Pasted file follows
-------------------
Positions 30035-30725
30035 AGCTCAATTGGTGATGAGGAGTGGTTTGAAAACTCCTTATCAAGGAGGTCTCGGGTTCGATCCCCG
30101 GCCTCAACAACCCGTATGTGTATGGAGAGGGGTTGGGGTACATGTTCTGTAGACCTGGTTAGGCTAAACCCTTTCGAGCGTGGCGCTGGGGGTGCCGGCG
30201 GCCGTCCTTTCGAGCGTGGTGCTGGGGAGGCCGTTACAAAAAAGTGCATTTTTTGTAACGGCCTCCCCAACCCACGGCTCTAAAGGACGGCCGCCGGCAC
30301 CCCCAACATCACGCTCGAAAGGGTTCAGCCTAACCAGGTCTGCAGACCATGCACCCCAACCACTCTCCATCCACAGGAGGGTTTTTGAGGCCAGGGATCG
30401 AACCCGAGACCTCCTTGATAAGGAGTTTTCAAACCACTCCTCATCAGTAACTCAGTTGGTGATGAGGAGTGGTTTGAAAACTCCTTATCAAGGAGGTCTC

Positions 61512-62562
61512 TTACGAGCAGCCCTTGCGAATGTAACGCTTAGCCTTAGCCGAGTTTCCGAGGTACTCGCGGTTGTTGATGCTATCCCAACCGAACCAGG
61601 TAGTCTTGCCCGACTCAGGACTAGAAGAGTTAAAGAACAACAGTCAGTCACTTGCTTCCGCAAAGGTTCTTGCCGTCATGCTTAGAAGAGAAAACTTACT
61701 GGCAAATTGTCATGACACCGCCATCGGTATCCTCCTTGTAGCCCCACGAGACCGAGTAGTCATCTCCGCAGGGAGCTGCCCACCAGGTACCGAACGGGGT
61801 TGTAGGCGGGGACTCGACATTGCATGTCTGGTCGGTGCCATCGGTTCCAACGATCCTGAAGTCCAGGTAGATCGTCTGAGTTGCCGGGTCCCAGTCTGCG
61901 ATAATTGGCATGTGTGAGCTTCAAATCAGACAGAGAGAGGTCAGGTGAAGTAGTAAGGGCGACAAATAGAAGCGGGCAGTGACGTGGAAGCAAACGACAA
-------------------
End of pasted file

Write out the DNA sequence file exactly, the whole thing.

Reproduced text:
Positions 30035-30725
30035 AGCTCAATTGGTGATGAGGAGTGGTTTGAAAACTCCTTATCAAGGAGGTCTCGGGTTCGATCCCCG
30101 GCCTCAACAACCCGTATGTGTATGGAGAGGGGTTGGGGTACATGTTCTGTAGACCTGGTTAGGCTAAACCCTTTCGAGCGTGGCGCTGGGGGTGCCGGCG
30201 GCCGTCCTTTCGAGCGTGGTGCTGGGGAGGCCGTTACAAAAAAGTGCATTTTTTGTAACGGCCTCCCCAACCCACGGCTCTAAAGGACGGCCGCCGGCAC
30301 CCCCAACATCACGCTCGAAAGGGTTCAGCCTAACCAGGTCTGCAGACCATGCACCCCAACCACTCTCCATCCACAGGAGGGTTTTTGAGGCCAGGGATCG
30401 AACCCGAGACCTCCTTGATAAGGAGTTTTCAAACCACTCCTCATCAGTAACTCAGTTGGTGATGAGGAGTGGTTTGAAAACTCCTTATCAAGGAGGTCTC

Positions 61512-62562
61512 TTACGAGCAGCCCTTGCGAATGTAACGCTTAGCCTTAGCCGAGTTTCCGAGGTACTCGCGGTTGTTGATGCTATCCCAACCGAACCAGG
61601 TAGTCTTGCCCGACTCAGGACTAGAAGAGTTAAAGAACAACAGTCAGTCACTTGCTTCCGCAAAGGTTCTTGCCGTCATGCTTAGAAGAGAAAACTTACT
61701 GGCAAATTGTCATGACACCGCCATCGGTATCCTCCTTGTAGCCCCACGAGACCGAGTAGTCATCTCCGCAGGGAGCTGCCCACCAGGTACCGAACGGGGT
61801 TGTAGGCGGGGACTCGACATTGCATGTCTGGTCGGTGCCATCGGTTCCAACGATCCTGAAGTCCAGGTAGATCGTCTGAGTTGCCGGGTCCCAGTCTGCG
61901 ATAATTGGCATGTGTGAGCTTCAAATCAGACAGAGAGAGGTCAGGTGAAGTAGTAAGGGCGACAAATAGAAGCGGGCAGTGACGTGGAAGCAAACGACAA